I build communities, started one of the longest running coworking communities in the world, write a crapload of words every day, tweet a little too much, coach people to be the best version of themselves possible, can't stop learning new things, and do my very best not to take myself too seriously.
I have one goal: to fill the world with truly excellent collaborators so we can all work together, better.
Because let's be honest...most of us aren't very good at it.
These are my most popular and most valuable pieces, to help you get started.
Not only have the photo contributions from BlogPhilly been great, the latest set from Stan Schwartz @ Toonamation have some of my favorites. Stan’s product processes photos and video to give an automated/animated effect similar to “Scanner Darkly”. The product itself is really pretty incredible, and the results are just fun to look at. You can check out the entire set inside the blogphilly group pool, or on Stan’s flickr feed itself.
[tags]blogphiladelphia, photos, photo processing, toonamation, stan schwartz[/tags]
the last 2 months have WHIZZED by. I remember on May 1st when Brian Oberkirch emailed me and said,
“Alex: I thought you might want to tell some of your pals about this.”
By “this”, he meant a social media “unconference” being organized by GPTMC.
I immediately tracked down the organizer, Annie Heckenberger, and offered my assistance in any capacity. Next thing I knew, I was attending planning sessions, discussion how to make the event greener, planning a social event…oh man, what did I get myself into?
Now, 2 months and change later..we’ve got well over 200 attendees signed up, some incredible social media leaders slated to be in attendance and leading/presenting, and some awesome night events.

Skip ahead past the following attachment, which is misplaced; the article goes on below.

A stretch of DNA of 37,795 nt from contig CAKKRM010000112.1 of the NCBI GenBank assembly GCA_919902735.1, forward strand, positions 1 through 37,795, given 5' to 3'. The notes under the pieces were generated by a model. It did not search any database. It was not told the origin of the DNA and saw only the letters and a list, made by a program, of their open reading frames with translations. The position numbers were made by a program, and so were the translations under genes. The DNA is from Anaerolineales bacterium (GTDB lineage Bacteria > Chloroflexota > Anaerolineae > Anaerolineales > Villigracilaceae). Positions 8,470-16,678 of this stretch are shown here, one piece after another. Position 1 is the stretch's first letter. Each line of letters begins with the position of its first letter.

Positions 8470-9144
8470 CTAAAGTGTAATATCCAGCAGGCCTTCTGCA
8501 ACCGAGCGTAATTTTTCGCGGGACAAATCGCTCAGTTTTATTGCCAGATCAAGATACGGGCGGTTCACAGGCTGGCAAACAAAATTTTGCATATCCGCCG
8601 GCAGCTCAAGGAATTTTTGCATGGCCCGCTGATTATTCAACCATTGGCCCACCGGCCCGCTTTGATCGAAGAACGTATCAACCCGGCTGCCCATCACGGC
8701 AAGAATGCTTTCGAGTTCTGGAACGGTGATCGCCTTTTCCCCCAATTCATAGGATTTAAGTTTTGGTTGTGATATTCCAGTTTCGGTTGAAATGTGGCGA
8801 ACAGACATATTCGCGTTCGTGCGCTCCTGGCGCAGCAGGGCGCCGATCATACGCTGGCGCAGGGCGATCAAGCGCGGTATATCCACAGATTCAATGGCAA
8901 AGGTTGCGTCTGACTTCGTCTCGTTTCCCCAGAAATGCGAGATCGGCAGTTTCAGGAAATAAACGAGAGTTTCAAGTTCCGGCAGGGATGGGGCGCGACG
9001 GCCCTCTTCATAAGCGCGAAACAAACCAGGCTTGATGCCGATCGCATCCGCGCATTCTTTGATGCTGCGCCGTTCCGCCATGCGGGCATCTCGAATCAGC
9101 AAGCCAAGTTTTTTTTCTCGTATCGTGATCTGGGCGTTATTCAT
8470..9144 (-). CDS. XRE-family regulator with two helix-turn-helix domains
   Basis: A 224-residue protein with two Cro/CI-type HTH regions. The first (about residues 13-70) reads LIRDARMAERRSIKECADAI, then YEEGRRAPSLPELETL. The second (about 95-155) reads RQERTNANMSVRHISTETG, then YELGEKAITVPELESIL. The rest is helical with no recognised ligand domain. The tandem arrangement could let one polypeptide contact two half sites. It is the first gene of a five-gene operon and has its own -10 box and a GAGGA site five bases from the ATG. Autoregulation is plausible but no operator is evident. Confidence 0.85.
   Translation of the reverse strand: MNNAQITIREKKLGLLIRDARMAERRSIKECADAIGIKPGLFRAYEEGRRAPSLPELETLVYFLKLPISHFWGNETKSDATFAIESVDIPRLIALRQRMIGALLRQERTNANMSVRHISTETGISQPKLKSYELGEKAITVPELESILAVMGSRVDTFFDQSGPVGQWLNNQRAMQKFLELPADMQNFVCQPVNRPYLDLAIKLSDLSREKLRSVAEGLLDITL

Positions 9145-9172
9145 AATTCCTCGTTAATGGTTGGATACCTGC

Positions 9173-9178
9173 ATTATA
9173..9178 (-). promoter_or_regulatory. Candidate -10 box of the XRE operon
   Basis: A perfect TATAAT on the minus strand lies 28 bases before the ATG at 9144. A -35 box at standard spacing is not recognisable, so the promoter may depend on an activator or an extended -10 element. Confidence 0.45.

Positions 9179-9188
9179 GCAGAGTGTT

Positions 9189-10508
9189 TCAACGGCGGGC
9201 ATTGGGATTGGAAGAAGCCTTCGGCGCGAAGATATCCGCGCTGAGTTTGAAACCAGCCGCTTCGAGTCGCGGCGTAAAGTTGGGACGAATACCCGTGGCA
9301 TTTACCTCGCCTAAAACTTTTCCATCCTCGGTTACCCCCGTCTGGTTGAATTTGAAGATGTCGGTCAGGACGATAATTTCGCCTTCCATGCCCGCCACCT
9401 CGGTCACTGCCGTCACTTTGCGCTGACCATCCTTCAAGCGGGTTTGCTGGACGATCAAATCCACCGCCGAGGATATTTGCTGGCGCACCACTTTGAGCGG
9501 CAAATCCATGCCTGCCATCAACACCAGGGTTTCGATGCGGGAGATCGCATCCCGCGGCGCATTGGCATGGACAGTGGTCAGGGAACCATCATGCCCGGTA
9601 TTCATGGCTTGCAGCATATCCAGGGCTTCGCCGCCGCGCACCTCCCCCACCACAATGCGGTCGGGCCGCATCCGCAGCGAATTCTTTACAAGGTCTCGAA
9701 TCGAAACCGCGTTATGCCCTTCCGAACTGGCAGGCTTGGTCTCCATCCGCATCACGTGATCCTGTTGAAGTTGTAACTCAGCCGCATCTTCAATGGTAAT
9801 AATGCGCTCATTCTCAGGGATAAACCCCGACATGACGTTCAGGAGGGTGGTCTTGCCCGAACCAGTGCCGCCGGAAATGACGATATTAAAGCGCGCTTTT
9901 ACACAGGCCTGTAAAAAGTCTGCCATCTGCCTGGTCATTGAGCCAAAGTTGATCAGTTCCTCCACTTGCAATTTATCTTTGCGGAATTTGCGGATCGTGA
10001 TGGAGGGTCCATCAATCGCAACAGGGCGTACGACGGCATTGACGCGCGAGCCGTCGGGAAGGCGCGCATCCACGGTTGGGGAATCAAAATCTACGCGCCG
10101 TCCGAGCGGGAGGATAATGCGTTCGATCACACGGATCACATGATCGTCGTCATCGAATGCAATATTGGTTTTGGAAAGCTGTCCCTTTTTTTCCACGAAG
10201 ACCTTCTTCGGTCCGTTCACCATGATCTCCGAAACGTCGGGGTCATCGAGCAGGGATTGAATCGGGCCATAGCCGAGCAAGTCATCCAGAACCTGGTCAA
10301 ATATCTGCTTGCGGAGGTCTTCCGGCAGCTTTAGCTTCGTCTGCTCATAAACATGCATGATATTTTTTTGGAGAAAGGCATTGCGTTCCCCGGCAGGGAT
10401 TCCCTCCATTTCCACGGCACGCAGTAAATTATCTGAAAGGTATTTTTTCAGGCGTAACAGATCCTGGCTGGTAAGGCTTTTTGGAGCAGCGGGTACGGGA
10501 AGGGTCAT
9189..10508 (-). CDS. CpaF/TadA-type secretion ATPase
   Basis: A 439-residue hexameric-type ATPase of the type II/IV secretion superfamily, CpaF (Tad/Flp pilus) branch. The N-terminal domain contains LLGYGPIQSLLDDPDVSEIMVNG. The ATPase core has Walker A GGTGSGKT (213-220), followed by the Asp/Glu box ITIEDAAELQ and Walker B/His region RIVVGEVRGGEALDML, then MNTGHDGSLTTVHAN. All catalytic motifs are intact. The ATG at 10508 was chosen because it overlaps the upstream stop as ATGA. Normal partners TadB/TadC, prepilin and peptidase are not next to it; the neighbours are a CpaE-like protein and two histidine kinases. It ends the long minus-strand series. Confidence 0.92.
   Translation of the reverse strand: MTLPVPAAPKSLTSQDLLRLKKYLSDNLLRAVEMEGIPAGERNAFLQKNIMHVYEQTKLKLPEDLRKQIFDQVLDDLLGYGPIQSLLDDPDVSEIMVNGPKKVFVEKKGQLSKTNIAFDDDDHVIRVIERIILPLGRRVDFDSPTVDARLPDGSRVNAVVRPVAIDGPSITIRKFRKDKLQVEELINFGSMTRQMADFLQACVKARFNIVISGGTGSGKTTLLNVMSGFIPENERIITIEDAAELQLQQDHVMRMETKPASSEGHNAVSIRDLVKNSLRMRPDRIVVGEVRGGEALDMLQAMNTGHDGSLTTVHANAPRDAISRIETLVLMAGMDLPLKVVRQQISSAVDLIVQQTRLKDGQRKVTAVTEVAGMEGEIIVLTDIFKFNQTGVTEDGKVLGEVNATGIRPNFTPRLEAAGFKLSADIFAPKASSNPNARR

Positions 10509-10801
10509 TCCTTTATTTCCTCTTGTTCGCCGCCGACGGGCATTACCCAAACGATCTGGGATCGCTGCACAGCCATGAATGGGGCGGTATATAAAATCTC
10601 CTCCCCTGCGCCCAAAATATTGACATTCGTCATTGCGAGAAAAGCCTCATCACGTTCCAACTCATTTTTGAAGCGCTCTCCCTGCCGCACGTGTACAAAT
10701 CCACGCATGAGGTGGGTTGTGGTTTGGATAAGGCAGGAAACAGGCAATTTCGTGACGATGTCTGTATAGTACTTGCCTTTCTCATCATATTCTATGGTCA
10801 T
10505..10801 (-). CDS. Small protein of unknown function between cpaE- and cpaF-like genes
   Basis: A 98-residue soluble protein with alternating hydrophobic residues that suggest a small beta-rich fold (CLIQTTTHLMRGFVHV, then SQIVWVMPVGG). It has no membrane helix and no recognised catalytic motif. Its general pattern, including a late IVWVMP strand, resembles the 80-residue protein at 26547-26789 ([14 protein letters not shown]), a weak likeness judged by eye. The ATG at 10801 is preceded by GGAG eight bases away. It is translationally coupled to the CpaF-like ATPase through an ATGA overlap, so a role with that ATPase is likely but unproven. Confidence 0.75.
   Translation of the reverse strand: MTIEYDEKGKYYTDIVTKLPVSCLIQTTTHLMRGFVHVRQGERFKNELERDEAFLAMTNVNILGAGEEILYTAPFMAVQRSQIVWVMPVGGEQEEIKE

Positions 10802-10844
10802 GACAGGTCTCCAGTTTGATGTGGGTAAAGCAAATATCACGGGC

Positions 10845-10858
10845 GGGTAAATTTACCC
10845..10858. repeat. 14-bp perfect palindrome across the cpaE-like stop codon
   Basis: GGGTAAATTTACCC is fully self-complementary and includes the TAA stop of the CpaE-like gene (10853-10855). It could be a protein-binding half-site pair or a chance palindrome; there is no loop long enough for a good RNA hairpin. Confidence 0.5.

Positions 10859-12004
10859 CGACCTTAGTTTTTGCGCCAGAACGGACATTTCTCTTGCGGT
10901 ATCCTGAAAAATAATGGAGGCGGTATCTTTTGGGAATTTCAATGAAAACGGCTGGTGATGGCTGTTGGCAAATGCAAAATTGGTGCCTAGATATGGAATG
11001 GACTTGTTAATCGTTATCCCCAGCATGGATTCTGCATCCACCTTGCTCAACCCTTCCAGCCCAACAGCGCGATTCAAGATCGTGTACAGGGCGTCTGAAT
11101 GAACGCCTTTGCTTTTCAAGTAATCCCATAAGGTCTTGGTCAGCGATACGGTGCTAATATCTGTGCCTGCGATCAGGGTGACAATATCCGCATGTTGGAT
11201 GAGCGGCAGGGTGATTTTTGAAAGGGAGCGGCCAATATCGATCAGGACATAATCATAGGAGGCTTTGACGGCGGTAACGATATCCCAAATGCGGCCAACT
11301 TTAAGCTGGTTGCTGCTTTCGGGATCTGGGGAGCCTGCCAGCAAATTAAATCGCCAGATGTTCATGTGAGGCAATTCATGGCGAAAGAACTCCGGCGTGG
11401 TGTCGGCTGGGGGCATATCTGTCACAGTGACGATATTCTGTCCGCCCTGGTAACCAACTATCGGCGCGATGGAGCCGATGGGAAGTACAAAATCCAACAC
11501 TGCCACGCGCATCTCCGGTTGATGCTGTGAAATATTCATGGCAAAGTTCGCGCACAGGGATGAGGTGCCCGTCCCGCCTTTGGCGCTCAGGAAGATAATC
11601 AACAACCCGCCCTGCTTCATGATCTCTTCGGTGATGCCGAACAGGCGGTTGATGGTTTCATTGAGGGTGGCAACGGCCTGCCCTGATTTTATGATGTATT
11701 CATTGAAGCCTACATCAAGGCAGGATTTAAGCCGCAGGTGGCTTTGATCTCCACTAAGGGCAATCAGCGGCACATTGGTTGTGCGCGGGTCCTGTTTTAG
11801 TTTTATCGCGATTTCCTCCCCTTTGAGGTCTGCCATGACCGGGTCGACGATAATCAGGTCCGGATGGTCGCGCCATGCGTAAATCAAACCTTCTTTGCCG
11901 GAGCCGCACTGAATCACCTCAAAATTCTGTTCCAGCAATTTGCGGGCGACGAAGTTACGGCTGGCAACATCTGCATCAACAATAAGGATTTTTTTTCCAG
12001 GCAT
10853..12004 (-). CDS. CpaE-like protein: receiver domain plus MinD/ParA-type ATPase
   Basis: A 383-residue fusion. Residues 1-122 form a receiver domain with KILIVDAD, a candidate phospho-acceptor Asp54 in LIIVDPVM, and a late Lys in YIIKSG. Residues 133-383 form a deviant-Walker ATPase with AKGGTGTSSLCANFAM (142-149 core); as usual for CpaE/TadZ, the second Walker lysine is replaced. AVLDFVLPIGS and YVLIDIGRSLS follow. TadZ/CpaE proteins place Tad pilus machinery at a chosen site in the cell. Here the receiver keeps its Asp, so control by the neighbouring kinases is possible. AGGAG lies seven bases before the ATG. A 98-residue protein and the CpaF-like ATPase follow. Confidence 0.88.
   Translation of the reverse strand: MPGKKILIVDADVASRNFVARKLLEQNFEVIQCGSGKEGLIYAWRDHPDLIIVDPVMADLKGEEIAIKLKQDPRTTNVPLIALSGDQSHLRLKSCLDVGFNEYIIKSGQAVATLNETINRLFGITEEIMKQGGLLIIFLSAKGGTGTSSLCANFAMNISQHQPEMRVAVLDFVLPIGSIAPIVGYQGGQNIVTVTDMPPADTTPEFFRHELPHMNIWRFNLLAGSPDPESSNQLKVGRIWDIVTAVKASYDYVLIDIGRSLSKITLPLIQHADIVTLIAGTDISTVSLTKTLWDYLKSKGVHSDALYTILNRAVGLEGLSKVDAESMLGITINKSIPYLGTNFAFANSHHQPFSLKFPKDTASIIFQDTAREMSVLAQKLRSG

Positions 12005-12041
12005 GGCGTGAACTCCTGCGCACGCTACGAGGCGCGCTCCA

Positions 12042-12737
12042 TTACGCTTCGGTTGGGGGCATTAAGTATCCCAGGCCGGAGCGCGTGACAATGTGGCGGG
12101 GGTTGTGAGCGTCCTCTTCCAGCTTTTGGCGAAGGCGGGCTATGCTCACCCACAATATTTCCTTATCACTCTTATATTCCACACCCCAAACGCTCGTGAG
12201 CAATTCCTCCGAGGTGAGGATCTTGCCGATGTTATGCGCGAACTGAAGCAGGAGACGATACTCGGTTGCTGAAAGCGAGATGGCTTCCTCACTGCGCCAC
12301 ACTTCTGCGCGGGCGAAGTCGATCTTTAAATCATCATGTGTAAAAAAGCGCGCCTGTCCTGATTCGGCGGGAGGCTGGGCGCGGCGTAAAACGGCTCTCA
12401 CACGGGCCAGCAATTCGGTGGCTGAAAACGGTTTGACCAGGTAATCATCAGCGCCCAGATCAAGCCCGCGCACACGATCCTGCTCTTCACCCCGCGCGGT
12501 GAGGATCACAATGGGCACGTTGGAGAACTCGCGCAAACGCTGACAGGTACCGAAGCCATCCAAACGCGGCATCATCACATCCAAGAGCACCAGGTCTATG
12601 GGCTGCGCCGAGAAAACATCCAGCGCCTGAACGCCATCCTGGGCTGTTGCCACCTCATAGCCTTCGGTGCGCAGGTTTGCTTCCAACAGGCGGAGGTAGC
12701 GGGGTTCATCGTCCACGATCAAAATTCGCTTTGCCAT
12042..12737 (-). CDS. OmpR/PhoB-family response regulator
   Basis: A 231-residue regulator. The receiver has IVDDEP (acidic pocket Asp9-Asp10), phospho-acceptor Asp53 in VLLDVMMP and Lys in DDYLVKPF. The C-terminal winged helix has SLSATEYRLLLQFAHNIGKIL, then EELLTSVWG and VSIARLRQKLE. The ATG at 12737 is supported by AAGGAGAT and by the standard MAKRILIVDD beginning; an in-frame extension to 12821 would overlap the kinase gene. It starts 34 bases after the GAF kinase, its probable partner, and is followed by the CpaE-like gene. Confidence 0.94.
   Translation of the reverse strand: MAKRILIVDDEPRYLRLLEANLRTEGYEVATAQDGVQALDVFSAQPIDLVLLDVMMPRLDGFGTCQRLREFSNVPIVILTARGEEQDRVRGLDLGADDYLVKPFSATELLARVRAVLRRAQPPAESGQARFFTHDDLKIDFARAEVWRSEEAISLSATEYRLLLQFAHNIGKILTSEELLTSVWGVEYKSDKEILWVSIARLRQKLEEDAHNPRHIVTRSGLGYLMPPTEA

For those of you playing along (that is, planning on being in attendance), some notes:
The open grid thing:I’ll be giving a presentation after lunch about how this will go down, and why we’re doing it. If you’re interested in leading or presenting during an open grid portion and havent talked to me already, email me at this domain (no www or dotcom) at gmail.com. Make sure you catch my intro though, it will be good.
Social Events: Tonight @ P’unk Avenue for a pre-event warm up with out of town guests. Thursday Night at Triumph Brewery, 2nd and Chestnut for the big throwdown. We’re doing a microsponsorship of the bar tab. How does that work?
Triumph is donating pass around appetizers, but running a cash bar. So to maximize the “having fun” factor of a cash bar, we’re going to be allowing ANYONE to sponsor a bar tab as big or small as they like. This tab will be applied for the group when the previous tab runs out…and if all goes well, nobody should end up paying for their OWN drink for the whole night. It’s the equivalent of “a round for the bar on me!” As a thank you, we’ll send out your or your business name over Twitter, immortalizing your contribution on the interweb!